And for a party interested in such hedging, a forward contract is the perfect tool to do it.
Futures vs forwards
Similar to forward contracts, some futures contracts allow traders to buy or sell an asset at a specified price on a certain date. A key difference between a forward contract and a futures contract is that the futures are traded publicly on exchanges, while the forwards are private contracts. Futures are standardised contracts, and their settlement takes place on a cash basis.
Futures contracts are mostly used for hedging and speculating. Traders hedge their positions through futures with an aim to reduce the chances of any loss in case of any unfavourable price movement of the underlying asset. Futures are also used by companies and traders to speculate in an attempt to gain profits.
For instance, if you think the share price of Reliance Industries will rise, you can buy a single lot of futures contract at its current price (say Rs 2,500), which contains a fixed number of shares (say: 100) and with a fixed delivery date (say the end of this month).
Unlike the forward contract, the seller is not necessarily required to send you 100 shares of Reliance Industries at the agreed price of Rs 2,500. In fact, if the price goes up to Rs 2,600 tomorrow, you can sell your contract to someone else and make a profit of Rs 10,000 (because each lot contains 100 shares).
Indian futures and forwards markets
Futures are traded on exchanges just like stocks and bonds, with the distinction of the mark-to-market settlement process. In India, futures for stock indices, equities, global indices, currency pairs, bonds and commodities are traded on the major exchanges: National Stock Exchange (NSE) and the Bombay Stock Exchange (BSE). Commodity futures are also traded on exchanges like the Multi Commodity Exchange of India (MCX) and the National Commodity and Derivatives Exchange (NCDEX).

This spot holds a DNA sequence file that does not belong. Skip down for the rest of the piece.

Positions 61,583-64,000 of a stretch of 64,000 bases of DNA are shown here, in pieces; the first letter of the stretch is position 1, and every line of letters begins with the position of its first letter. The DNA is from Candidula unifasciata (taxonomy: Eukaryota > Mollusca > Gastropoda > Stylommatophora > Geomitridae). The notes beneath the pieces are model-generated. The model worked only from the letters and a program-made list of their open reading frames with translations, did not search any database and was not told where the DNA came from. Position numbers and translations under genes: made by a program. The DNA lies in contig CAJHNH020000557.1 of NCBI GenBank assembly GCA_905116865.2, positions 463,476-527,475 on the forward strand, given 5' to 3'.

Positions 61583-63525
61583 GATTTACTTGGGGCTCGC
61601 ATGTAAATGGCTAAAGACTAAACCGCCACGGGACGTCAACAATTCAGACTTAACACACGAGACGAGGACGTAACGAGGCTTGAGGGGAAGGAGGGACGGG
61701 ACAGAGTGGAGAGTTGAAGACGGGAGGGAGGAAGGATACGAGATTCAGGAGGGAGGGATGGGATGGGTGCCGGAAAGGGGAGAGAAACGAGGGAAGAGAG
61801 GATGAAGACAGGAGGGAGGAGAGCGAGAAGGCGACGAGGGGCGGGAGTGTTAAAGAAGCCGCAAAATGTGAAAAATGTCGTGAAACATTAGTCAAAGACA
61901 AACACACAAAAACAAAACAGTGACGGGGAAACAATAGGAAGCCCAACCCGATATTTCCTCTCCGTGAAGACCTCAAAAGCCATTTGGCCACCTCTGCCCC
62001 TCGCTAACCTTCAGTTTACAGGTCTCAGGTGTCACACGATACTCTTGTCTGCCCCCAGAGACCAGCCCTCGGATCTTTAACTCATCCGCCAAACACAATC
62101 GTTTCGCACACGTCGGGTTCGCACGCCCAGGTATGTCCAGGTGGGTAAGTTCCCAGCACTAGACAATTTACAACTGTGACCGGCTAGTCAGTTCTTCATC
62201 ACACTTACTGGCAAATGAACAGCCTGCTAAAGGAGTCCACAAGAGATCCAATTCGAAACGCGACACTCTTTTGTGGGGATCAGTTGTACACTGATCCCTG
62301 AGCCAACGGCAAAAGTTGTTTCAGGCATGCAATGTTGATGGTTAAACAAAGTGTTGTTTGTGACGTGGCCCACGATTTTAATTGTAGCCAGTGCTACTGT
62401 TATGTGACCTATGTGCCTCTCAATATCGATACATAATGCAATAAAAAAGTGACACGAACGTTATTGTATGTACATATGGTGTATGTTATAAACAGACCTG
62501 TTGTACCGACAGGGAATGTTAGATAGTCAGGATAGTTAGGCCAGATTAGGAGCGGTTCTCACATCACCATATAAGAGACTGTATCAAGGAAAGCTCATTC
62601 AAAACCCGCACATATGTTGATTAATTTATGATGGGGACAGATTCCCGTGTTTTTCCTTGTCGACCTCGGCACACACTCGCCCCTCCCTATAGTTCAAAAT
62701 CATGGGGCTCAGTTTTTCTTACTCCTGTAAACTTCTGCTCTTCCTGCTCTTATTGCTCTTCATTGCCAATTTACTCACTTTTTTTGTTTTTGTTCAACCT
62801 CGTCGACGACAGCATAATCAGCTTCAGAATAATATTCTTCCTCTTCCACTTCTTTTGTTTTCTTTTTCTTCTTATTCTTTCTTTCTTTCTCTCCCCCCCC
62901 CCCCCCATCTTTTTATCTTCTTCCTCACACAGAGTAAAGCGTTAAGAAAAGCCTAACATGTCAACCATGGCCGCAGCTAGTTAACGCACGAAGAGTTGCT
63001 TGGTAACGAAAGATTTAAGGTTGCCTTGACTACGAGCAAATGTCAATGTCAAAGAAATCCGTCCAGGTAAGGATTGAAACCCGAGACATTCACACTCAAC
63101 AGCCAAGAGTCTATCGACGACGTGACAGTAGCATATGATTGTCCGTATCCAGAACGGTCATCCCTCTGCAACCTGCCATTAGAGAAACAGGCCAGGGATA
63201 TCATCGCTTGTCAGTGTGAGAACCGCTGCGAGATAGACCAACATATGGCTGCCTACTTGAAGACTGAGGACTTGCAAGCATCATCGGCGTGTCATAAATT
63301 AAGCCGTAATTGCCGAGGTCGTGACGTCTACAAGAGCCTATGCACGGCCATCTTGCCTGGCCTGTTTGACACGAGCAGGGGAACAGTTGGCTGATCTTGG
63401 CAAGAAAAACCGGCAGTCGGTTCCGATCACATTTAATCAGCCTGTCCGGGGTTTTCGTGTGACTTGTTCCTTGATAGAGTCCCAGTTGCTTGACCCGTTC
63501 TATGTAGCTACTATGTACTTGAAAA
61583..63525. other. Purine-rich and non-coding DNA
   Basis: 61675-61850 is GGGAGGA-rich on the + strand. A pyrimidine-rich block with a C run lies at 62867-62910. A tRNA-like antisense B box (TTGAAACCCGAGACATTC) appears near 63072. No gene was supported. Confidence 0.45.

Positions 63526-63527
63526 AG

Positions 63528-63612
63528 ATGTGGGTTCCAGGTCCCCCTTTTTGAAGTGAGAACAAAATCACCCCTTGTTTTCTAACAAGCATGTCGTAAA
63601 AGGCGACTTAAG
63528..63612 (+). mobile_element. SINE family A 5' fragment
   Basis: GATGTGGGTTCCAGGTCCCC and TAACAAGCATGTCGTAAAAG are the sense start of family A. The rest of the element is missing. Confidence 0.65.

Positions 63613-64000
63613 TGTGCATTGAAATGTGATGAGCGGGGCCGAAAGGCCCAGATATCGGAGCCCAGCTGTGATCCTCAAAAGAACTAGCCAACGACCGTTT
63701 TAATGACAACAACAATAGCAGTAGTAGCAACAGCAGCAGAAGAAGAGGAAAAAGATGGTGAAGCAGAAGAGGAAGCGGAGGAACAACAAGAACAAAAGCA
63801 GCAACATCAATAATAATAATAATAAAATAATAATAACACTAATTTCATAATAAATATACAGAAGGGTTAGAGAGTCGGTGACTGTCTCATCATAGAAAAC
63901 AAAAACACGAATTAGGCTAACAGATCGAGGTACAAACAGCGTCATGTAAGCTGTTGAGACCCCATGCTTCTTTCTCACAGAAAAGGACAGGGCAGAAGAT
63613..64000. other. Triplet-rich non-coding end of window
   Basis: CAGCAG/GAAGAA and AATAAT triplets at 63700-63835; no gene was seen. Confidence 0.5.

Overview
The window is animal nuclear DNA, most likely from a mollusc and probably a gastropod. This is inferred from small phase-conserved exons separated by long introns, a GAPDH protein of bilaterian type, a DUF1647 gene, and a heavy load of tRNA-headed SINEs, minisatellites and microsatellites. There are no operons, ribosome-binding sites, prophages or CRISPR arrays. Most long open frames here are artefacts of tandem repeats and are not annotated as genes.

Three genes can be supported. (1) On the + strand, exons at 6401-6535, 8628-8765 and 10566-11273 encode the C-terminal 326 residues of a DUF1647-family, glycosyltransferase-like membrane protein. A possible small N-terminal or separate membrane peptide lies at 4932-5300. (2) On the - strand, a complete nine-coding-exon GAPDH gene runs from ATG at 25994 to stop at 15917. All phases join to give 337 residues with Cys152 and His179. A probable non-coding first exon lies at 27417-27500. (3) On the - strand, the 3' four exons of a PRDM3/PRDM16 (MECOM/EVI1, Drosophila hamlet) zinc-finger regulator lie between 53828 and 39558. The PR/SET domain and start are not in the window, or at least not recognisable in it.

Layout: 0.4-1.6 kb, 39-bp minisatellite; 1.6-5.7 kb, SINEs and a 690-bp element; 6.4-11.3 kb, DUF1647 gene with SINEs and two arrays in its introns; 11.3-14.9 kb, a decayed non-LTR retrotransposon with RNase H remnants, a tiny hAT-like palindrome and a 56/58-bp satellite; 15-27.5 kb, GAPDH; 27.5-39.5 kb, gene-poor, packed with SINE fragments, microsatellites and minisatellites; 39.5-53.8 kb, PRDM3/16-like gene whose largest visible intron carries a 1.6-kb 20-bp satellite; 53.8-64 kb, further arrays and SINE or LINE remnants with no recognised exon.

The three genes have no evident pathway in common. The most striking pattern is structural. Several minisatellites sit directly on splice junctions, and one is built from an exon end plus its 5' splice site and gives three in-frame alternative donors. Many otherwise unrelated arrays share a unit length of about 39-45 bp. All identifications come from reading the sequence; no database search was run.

BSE and NSE started futures trading a few months apart in the year 2000. Ever since their introduction in India, the market for futures has grown exponentially, with often over 5 lakh index futures contracts (valued at a little over Rs 28,000 crore) trading hands on the NSE. The relative value of the derivatives contracts traded on the BSE is significantly lower than NSE.
Some of the important market participants in the futures segment in India are hedgers and speculators. While hedgers seek to use futures contracts to safeguard themselves from volatility in financial assets, speculators try and predict the directions of market movements and earn profits through such movements.
In India, the Forward Markets Commission (FMC) was established in 1953 as a regulatory body for the commodity futures market. It monitors and regulates the commodity futures trading in the country and works towards ensuring financial and market integrity.
To strengthen the regulation of the commodity futures market, the Forward Markets Commission was merged with the Securities and Exchange Board of India (SEBI) on 28 September 2015.